In South Africa, the ANC Youth League is celebrating its 60th anniversary. Former president and African National Congress leader Nelson Mandela was a founding member when its manifesto was issued in 1944. I
t stated that the domination of the white race “is rousing the African feelings of hatred of everything that bars the way to full and free citizenship.” It called on African youth to be “united, consolidated, trained and disciplined because from their ranks future leaders will be recruited.”
Zizi Kodwa is the spokesman for the ANC Youth League. From Johannesburg, he spoke to English to Africa reporter Joe De Capua about the organization’s 60-year history. He says, “I think what kept us where we are as the ANC Youth League…is the fact that there was a purpose for us to exist…one, is that we were established by the youth of 1944, first and foremost, to ensure that we bring this vibrancy of youth voice within the ANC. And that need, and that objective and that purpose continue to permeate in all the generations of the ANC from 1944 until 2004.”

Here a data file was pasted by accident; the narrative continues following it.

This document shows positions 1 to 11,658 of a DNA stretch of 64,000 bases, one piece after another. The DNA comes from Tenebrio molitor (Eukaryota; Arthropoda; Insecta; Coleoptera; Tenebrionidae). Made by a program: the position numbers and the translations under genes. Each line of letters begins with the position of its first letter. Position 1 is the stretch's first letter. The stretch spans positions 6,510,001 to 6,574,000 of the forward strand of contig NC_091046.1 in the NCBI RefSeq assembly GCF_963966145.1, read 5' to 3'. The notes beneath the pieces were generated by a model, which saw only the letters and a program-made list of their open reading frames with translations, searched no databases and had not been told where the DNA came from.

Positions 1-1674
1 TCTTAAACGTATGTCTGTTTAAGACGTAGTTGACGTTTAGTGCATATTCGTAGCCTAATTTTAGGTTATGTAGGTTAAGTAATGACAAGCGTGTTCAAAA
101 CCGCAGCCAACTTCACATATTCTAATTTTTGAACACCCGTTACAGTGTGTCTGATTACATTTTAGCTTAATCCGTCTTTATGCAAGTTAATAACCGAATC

In fact, he says, the organization is more relevant today than at its founding. He says the ANC Youth League joins efforts of other youth organizations around the world to hold bring peace to troubled regions. And he points to South African President Thabo Mbeki as carrying out the goals of the ANC by helping to bring peace to the Middle East and Ivory Coast.
The manifesto stated, “The majority of White men regard it as the destiny of the White race to dominate the man of color.”
Asked about race relations in South Africa today, Mr. Kodwa replied, “Since 1994, there’s a lot of improvement in a number of areas.” He credits the administrations of Mr. Mbeki and Nelson Mandela for that.
He says, “There are charters, which are in place by our government, to ensure that it addresses the imbalances of the past; brings on board the majority of the people who were excluded on the basis of race. I think, by and large, the country is overcoming its legacy of the past. But, there continues to be resistance. There continue to be ugly heads of racism in many areas of life. In sports, you find there are still exclusive sporting codes that resist transformation to ensure that they bring on board the majority of black people, who were excluded on the basis of apartheid policy. So, racism still finds an expression in South Africa in many ways, but I’m saying it’s not as prevalent as it was pre ’94.”